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Posted September 11, 2010
Good, but not perfect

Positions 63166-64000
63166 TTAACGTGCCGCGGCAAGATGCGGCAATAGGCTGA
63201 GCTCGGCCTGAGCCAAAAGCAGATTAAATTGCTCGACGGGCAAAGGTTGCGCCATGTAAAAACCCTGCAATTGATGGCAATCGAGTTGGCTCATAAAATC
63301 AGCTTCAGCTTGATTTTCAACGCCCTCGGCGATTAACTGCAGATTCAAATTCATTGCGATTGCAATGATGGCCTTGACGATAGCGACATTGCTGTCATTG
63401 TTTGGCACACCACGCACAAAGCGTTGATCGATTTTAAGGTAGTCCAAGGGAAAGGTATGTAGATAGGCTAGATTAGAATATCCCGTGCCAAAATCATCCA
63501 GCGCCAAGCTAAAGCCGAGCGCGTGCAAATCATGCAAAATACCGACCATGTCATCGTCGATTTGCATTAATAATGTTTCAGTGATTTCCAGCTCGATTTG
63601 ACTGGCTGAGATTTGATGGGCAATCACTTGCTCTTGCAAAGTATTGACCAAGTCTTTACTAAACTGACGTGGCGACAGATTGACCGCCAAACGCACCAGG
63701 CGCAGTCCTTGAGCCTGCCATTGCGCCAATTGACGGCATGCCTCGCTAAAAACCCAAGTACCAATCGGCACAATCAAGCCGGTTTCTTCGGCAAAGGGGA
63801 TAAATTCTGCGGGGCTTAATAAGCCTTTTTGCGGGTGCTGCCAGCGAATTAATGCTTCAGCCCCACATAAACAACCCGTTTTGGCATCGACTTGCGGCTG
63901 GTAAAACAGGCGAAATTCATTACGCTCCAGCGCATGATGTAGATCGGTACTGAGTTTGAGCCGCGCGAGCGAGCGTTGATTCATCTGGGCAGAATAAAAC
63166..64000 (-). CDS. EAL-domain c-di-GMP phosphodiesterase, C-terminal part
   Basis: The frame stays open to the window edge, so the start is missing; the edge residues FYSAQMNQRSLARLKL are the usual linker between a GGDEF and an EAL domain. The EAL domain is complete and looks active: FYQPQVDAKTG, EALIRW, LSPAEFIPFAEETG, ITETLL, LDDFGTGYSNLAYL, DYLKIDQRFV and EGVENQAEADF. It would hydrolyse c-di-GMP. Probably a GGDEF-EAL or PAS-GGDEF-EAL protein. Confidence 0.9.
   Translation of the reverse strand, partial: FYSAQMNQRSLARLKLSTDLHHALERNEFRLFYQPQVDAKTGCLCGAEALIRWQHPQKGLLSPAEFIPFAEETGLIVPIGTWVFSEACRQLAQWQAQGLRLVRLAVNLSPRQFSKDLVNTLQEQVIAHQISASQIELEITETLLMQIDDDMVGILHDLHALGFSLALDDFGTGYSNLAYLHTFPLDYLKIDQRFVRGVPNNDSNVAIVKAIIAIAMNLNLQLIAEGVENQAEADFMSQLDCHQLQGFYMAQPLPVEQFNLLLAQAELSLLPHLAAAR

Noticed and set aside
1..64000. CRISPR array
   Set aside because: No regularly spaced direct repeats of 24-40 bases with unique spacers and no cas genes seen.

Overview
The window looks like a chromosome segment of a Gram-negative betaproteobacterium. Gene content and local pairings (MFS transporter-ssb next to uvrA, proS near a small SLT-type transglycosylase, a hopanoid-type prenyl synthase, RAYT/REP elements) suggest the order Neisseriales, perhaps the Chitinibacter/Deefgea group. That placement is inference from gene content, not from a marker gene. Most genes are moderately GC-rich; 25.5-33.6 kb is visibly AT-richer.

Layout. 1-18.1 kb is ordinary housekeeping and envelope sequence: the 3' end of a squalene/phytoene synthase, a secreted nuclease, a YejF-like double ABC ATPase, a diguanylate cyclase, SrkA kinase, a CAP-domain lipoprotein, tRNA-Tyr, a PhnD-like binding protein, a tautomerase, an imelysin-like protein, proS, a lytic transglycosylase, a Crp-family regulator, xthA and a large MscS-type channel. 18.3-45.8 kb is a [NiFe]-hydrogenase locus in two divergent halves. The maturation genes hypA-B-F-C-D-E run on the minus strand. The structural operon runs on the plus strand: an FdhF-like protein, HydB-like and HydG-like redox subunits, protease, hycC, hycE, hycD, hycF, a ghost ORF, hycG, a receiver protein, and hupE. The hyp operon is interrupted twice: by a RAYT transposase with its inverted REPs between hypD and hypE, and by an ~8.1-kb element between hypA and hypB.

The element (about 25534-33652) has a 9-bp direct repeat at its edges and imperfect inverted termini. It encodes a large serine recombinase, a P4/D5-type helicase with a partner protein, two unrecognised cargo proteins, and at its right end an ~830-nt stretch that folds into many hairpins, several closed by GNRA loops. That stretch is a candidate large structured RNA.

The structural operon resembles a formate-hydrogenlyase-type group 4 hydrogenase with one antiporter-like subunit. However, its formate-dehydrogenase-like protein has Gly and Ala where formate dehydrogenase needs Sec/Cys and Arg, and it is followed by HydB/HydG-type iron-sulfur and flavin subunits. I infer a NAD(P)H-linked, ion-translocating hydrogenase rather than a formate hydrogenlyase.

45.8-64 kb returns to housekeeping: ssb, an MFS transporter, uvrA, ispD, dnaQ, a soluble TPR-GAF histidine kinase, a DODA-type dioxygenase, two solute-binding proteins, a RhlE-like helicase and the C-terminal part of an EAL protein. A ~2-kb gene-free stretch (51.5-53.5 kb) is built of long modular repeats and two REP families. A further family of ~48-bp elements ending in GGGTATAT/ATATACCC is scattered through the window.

It thankfully covers all 25 forms and describes each of them. And compared to Kukkiwon's textbook, this book is devoid of the grammatical problems in the bigger textbook. It does offer some reasonable explanation about some topics, such as the reasoning for the deliberate narrowing of stances. While I don't agree with some of the explanations, I am, after all, not in possession of a PhD or a 9th degree black belt. But the explanations are there nevertheless, which is more than can be said for any other book out there. And that fosters discussion and debate. But as is typical with nearly all books written on the subject, there is missing some technical details. Some examples: 1) In palgwe 4, #8b and #18b, it doesn't explain why the palm is below the elbow. I know why it's there, but it should be explained in the book. 2) p49 shows how to execute double knifehand block. But if performed per this book in competition, the performer would lose points. Therefore, there is inconsistency between this book and official judging regulations. Maybe the book wasn't written for competition style performance, but there's no reason why it shouldn't be presented that way. 3) Unlike many of the other books out there on this subject, this book does not explain the application behind ANY of the forms' techniques. Without understanding of the application, it will not be possible for the performer to apply personal style without potentially breaking spirit of the technique. The book is interesting, and compared to many books is very complete; but in other ways, it is not as complete as I would like.
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